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Unraveling Modular Construction: Volumetric vs Panelized Approach

Modular construction has emerged as a game-changer in the construction industry, where innovation and efficiency take center stage. Among the various methodologies, the choice between volumetric vs panelized approaches has gained prominence, with each offering unique advantages. This article explores the differences between volumetric and panelized construction for both developers and manufacturers. 

modular construction

Understanding Modular Construction 

Modular construction has redefined the way we build structures. The concept involves creating building components off-site in controlled factory environments, promising efficiency, cost-effectiveness and quality control compared to traditional construction methods. 

Volumetric Construction: 

Complete Modules 

Volumetric construction entails the creation of fully finished three-dimensional modules or pods off-site.  These modules encompass everything from interior finishes to fixtures, providing a comprehensive solution. 

Transportation and Installation 

The modules are transported to the construction site, where they are lifted into place and assembled into the final structure. This method ensures a speedy and efficient construction process. 

Speed and Efficiency 

Volumetric construction, renowned for its rapid pace, involves the simultaneous manufacturing of multiple modules in the factory, with larger, more complete sections of a building being produced off-site.    

This method results in less need for on-site trades, faster assembly and increased cost savings. 

Design Constraints 

While offering efficiency, volumetric construction may pose design constraints due to transportation and lifting considerations. 

bathrooms volumetric panelization

Panelized Construction: 

Component Panels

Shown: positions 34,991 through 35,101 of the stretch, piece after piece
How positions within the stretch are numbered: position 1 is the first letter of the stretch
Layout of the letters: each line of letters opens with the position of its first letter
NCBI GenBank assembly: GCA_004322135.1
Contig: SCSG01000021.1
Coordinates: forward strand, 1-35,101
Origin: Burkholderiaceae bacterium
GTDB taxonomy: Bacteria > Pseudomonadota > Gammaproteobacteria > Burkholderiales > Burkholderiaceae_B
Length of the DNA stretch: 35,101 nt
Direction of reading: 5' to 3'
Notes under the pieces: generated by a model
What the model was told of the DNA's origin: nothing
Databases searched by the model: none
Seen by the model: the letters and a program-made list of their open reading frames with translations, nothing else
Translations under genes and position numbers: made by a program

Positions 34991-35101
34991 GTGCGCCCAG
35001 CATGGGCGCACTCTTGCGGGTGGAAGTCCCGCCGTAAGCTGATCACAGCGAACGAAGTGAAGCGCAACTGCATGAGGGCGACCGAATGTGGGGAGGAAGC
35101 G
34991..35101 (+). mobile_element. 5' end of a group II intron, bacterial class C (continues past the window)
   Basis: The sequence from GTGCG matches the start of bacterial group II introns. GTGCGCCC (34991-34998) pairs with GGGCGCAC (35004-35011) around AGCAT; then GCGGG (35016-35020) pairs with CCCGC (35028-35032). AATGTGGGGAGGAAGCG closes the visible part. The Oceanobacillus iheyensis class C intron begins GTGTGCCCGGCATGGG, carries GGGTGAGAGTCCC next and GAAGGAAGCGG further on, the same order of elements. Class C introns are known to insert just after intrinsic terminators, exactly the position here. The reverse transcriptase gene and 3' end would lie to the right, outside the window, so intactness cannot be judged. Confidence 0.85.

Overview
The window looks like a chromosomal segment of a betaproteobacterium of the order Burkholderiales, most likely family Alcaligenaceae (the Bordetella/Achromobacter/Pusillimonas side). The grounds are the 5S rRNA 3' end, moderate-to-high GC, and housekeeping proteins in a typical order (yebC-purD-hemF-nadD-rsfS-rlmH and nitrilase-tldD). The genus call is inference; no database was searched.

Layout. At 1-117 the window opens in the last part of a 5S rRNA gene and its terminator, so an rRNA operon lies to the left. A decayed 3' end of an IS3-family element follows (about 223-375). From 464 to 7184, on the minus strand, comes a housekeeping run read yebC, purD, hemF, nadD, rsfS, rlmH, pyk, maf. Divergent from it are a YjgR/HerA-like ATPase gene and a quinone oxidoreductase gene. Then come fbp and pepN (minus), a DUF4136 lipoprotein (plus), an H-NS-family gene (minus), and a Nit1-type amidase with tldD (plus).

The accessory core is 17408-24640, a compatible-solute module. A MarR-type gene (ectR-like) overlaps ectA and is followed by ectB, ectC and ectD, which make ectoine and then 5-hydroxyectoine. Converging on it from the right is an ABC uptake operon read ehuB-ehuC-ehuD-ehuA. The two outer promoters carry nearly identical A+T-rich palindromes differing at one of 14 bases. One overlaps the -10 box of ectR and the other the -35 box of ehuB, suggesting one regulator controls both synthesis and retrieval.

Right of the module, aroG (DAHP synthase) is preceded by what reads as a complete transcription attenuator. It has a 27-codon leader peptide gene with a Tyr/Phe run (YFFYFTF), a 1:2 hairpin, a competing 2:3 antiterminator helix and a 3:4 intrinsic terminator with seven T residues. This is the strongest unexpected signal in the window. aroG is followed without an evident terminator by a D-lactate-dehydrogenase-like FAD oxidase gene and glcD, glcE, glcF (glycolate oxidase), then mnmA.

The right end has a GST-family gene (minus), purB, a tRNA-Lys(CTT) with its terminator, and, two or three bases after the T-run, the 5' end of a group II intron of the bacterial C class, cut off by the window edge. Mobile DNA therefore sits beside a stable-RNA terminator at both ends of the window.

Panelized construction involves producing individual building components or panels off-site. These panels, including walls, floors and roofs are typically not fully finished providing flexibility for on-site assembly. 

Transportation and On-Site Assembly 

Panels are transported to the construction site, where they are assembled into the final structure. On-site work involves connecting and finishing the assembled panels. 

Flexibility and Customization 

Panelized construction allows for more design flexibility and customization, making it adaptable to various project requirements. The assembly process involves connecting these panels to form the complete building.

Less Transportation Complexity 

Transporting panels is generally less complex than volumetric units, as panels can be stacked on top of each other, providing logistical advantages. 

Key Differences: Volumetric vs Panelized

Project Complexity 

Volumetric construction is well-suited for projects with simple and repetitive designs, involving the creation of more complete, three-dimensional modules in the factory, including interior finishes. It is also popular for remote final locations, where it might be difficult and expensive for sub-trades to travel to the site. Whereas panelized construction, offering greater design complexity, focuses on fabricating individual panels or sections that may necessitate on-site assembly and finishing. 

Transportation Logistics 

Developers must consider transportation logistics and lifting capabilities when choosing between volumetric and panelized methods. Volumetric modules are transported as larger, self-contained units, while panelized components are transported as individual panels or smaller assemblies, potentially necessitating the shipment of more components to the construction site.

On-Site Customization 

If on-site customization and adaptability are priorities, panelized construction might be the preferred choice. 


The choice between volumetric vs panelized in the modular construction landscape boils down to project-specific considerations. Developers and manufacturers must align their strategies with project requirements, design complexity, site conditions, transportation considerations, timelines and market trends.  

An alternative strategy involves integrating both volumetric and panelized approaches. For instance, constructing a bathroom as a comprehensive unit off-site (volumetric) and then incorporating it into a structure where pre-made panels assemble the walls (panelized) can offer an optimal solution. 

By understanding the distinctions between volumetric and panelized construction, stakeholders can make informed decisions that optimize efficiency, cost-effectiveness and design flexibility. 

Discover how the need for the rapid construction of quality buildings is defining the future of construction

Topics: Offsite & Modular Construction, Blogs, Residential, Volumetric, Panelized

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